Cracking Android Pattern Lock in Five Attempts
Author(s): Guixin Ye, Zhanyong Tang, Dingyi Fang, Xiaojiang Chen, Kwang In Kim, Ben Taylor, Zheng Wang
Download: Paper (PDF)
Date: 27 Feb 2017
Document Type: Reports
Additional Documents: Slides Video
Associated Event: NDSS Symposium 2017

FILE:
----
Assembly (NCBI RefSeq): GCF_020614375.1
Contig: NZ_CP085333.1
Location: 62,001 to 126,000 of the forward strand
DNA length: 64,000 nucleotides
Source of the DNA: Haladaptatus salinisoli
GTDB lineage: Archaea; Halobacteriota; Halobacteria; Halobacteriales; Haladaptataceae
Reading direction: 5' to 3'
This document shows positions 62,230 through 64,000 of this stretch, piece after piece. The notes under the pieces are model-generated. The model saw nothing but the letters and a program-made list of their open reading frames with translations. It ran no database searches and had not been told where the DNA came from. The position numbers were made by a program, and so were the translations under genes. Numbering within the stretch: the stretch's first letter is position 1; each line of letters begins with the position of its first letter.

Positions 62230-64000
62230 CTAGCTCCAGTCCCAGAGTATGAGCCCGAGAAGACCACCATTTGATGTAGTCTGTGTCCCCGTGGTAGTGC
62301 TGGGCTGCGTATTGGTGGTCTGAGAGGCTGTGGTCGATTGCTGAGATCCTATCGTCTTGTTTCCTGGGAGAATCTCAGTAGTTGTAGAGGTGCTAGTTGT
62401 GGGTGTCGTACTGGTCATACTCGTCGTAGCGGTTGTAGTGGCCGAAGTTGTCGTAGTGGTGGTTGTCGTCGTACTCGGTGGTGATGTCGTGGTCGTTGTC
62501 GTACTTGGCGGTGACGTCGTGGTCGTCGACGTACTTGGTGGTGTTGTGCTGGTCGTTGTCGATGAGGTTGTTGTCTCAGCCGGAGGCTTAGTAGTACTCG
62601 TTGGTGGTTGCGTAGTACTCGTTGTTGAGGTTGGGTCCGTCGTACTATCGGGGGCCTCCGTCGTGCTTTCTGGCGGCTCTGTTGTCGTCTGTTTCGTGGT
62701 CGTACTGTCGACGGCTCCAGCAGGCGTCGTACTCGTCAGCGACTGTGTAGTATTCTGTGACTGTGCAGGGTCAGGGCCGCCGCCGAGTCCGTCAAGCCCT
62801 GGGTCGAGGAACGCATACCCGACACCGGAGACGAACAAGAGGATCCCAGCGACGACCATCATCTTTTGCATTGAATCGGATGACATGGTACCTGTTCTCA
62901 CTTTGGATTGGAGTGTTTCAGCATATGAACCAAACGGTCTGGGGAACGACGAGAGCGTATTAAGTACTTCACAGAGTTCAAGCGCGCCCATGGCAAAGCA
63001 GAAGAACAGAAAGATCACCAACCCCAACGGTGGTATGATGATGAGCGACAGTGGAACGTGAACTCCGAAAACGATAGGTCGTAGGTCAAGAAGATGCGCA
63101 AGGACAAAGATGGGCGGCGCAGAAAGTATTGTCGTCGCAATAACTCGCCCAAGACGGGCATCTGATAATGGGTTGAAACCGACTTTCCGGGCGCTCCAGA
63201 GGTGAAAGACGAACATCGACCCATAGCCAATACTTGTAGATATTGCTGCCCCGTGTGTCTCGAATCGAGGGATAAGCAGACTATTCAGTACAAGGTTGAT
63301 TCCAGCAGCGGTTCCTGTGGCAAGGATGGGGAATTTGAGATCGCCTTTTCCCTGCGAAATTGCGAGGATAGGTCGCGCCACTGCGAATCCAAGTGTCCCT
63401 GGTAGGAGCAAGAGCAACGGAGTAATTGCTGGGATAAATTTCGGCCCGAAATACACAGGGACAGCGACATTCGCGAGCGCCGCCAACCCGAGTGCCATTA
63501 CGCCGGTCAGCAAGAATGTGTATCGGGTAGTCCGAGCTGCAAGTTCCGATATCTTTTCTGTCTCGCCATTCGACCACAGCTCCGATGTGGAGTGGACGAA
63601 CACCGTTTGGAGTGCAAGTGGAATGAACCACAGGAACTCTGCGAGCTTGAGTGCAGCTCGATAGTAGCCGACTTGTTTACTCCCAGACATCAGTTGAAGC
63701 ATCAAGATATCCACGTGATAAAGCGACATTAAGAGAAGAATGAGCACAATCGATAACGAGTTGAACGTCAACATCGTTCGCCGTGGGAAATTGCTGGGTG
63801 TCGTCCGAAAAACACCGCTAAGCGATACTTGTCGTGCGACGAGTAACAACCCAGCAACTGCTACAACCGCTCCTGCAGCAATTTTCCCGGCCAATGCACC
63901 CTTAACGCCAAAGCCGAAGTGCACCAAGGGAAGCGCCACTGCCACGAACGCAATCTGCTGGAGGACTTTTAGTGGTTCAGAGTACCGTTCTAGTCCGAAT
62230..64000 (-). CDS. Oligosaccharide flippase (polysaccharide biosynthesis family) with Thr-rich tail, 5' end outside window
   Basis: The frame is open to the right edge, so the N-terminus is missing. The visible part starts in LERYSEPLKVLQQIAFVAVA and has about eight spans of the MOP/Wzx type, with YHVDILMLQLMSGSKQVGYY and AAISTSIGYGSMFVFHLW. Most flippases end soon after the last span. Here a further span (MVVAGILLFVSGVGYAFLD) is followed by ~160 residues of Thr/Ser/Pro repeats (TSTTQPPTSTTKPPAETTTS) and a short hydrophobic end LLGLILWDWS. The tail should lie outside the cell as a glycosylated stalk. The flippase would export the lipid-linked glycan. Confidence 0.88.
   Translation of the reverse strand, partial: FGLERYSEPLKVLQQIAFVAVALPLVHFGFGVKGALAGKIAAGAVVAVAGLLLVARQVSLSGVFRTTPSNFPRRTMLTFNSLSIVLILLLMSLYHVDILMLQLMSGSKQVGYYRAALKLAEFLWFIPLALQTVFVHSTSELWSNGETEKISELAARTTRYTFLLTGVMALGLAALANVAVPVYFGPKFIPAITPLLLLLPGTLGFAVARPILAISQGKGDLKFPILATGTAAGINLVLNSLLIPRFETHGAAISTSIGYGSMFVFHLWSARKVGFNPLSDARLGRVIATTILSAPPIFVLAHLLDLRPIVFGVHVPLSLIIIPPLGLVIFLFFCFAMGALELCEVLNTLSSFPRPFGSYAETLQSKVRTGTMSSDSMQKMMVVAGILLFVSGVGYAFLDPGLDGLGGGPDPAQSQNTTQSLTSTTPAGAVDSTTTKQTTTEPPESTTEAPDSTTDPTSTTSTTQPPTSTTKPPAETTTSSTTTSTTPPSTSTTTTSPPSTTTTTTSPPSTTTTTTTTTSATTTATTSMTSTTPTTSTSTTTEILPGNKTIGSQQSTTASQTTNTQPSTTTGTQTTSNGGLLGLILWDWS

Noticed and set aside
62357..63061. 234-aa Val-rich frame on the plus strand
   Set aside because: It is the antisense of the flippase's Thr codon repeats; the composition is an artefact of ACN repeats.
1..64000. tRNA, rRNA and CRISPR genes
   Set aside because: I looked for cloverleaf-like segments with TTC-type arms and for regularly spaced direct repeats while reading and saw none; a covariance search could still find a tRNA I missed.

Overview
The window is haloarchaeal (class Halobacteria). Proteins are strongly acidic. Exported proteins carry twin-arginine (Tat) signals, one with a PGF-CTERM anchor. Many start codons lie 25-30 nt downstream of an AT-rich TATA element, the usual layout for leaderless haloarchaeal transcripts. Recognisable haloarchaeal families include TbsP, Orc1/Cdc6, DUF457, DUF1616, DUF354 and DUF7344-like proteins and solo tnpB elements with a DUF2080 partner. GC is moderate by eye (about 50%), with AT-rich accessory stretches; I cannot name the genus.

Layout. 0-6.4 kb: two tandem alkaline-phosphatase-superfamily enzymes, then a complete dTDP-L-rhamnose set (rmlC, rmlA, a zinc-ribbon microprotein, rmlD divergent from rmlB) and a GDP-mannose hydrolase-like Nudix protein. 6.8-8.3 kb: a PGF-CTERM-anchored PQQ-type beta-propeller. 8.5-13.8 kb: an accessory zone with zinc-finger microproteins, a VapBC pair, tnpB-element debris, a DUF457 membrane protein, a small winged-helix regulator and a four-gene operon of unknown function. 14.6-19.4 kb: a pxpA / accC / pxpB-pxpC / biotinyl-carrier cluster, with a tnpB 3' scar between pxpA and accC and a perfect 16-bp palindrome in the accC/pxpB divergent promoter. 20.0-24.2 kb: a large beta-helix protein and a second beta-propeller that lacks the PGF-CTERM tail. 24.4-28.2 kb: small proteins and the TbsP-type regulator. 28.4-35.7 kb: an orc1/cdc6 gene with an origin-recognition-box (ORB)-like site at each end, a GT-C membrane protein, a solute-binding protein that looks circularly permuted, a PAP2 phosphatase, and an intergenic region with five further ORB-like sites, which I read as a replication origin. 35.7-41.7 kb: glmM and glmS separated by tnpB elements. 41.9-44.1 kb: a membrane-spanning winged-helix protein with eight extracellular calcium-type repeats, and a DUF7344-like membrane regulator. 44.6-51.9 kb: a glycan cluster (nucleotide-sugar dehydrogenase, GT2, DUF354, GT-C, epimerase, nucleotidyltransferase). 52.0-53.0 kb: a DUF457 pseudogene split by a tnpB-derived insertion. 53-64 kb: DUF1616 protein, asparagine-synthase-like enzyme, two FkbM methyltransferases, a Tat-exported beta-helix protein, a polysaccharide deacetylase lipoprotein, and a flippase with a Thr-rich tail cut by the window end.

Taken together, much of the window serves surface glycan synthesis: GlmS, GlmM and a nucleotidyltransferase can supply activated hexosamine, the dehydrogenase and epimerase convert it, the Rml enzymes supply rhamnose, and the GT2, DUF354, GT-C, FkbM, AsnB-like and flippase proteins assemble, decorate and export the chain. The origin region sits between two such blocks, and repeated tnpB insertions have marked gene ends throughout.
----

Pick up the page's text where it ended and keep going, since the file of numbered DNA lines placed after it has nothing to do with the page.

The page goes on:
Pattern lock is widely used as a mechanism for authentication and authorization on Android devices. In this paper, we demonstrate a novel video-based attack to reconstruct Android lock patterns from video footage filmed using a mobile phone camera. Unlike prior attacks on pattern lock, our approach does not require the video to capture any content displayed on the screen. Instead, we employ a computer vision algorithm to track the fingertip movements to infer the pattern. Using the geometry information extracted from the tracked fingertip motions, our approach is able to accurately identify a small number of (often one) candidate patterns to be tested by an adversary. We thoroughly evaluated our approach using 120 unique patterns collected from 215 independent users, by applying it to reconstruct patterns from video footage filmed using smartphone cameras. Experimental results show that our approach can break over 95% of the patterns in five attempts before the device is automatically locked by the Android system. We discovered that, in contrast to many people s belief, complex patterns do not offer stronger protection under our attacking scenarios. This is demonstrated by the fact that we are able to break all but one complex patterns (with a 97.5% success rate) as opposed to 60% of the simple patterns in the first attempt. Since our threat model is common in day-to-day lives, our workr calls for the community to revisit the risks of using Android pattern lock to protect sensitive information.